Less chatter surrounds Andrea Belotti and Ciro Immobile. Both scored in the helter skelter 3-2 win in Macedonia. Ciro turned hero with a couple of late goals to save the day and spare Italy's blushes. Now at Lazio, he looks back to the sort of form we saw at Torino a couple of years ago, which ended with him as the Serie A Capocannoniere and a move to Borussia Dortmund. Belotti meanwhile has drawn comparisons to Vieri and fancies himself to become the second Torino striker in four seasons to top the scoring charts in Italy.
In the longer-term, assuming Italy do get to Russia, the expectation is it will be Belotti and Domenico Berardi leading the line, although Ventura's decision not to call up the Sassuolo wunderkind for the last double-header of internationals, despite the tactical reasons given, was also met with incredulity. Berardi had scored seven goals in six games and is the most talented player of the next generation in Italy.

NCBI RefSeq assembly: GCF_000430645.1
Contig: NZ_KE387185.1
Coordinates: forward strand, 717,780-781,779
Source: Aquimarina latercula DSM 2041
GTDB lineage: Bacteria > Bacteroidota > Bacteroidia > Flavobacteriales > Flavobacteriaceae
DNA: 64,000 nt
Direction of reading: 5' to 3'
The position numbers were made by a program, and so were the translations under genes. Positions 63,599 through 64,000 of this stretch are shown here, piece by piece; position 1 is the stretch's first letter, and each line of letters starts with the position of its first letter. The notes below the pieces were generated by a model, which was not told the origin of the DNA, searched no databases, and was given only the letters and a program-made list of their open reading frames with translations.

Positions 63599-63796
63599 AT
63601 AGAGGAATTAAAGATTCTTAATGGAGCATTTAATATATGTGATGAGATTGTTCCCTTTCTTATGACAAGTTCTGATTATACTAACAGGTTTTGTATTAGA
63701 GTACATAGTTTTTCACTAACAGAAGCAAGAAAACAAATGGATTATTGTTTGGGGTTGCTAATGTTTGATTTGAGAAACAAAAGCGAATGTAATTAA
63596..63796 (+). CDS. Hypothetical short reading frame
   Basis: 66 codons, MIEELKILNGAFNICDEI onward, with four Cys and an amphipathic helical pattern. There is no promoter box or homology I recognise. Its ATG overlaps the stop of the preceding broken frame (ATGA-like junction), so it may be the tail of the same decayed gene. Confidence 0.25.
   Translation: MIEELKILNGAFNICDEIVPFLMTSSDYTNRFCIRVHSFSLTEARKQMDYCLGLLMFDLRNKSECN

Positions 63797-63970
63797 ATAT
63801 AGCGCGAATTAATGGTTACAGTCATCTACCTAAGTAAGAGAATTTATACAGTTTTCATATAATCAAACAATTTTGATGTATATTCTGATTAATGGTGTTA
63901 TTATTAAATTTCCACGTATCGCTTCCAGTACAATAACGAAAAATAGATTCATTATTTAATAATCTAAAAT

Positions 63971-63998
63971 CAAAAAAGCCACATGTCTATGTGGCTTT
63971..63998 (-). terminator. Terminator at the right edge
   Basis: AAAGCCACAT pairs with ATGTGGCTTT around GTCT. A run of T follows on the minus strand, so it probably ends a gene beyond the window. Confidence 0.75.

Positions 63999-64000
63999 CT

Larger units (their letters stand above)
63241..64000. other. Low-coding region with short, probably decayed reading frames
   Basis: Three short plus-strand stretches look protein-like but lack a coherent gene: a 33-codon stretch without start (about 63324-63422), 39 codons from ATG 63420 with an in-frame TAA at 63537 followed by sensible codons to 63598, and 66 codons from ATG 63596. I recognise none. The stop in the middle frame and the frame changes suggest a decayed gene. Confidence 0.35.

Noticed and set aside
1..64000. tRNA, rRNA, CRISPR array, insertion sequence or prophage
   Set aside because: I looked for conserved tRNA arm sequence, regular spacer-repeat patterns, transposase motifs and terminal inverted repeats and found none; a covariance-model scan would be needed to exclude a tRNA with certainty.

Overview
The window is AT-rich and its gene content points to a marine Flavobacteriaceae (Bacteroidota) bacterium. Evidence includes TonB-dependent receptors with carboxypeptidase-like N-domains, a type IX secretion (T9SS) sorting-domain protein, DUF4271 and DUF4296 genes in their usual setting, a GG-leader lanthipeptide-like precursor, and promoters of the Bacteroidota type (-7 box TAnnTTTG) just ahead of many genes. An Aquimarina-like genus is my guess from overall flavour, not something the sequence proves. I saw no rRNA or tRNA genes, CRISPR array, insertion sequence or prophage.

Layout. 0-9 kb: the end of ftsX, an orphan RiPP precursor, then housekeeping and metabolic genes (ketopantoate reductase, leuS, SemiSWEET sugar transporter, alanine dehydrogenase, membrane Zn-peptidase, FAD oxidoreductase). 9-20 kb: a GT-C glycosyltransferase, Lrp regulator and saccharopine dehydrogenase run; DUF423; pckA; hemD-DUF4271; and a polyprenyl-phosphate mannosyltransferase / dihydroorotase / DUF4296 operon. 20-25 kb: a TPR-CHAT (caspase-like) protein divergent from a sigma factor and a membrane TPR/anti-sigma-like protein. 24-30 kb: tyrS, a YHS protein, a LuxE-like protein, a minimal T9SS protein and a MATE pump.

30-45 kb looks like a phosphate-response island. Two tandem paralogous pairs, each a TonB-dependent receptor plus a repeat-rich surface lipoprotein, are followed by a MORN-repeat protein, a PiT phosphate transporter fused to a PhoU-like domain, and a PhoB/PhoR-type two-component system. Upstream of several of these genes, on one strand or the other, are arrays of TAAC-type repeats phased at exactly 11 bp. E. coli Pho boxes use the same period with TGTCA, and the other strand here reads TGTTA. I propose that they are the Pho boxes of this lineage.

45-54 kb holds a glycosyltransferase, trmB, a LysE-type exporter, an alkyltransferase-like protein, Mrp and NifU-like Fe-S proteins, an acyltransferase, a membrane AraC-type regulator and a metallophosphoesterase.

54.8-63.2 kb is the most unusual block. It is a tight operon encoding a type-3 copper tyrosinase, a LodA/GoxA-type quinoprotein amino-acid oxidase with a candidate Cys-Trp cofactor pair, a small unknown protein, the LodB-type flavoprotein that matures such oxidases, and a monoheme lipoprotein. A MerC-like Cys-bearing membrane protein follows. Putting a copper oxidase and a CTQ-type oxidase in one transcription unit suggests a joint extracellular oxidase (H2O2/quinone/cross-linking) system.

While Ventura sees Saturday's qualifier with Liechtenstein as a chance to experiment with a 4-2-4 and to give a number of young players their first taste of competitive international football at this level, the winning margin needs to be great bearing in mind Spain put eight past the minnows as this group could ultimately come down to goal difference. Ventura doesn't give the impression he believes Italy can hand out a thrashing of Spanish proportions. With Riva, maybe it'd be different.
James covers the Italian Serie A and European football for ESPN FC Follow him on Twitter @JamesHorncastle.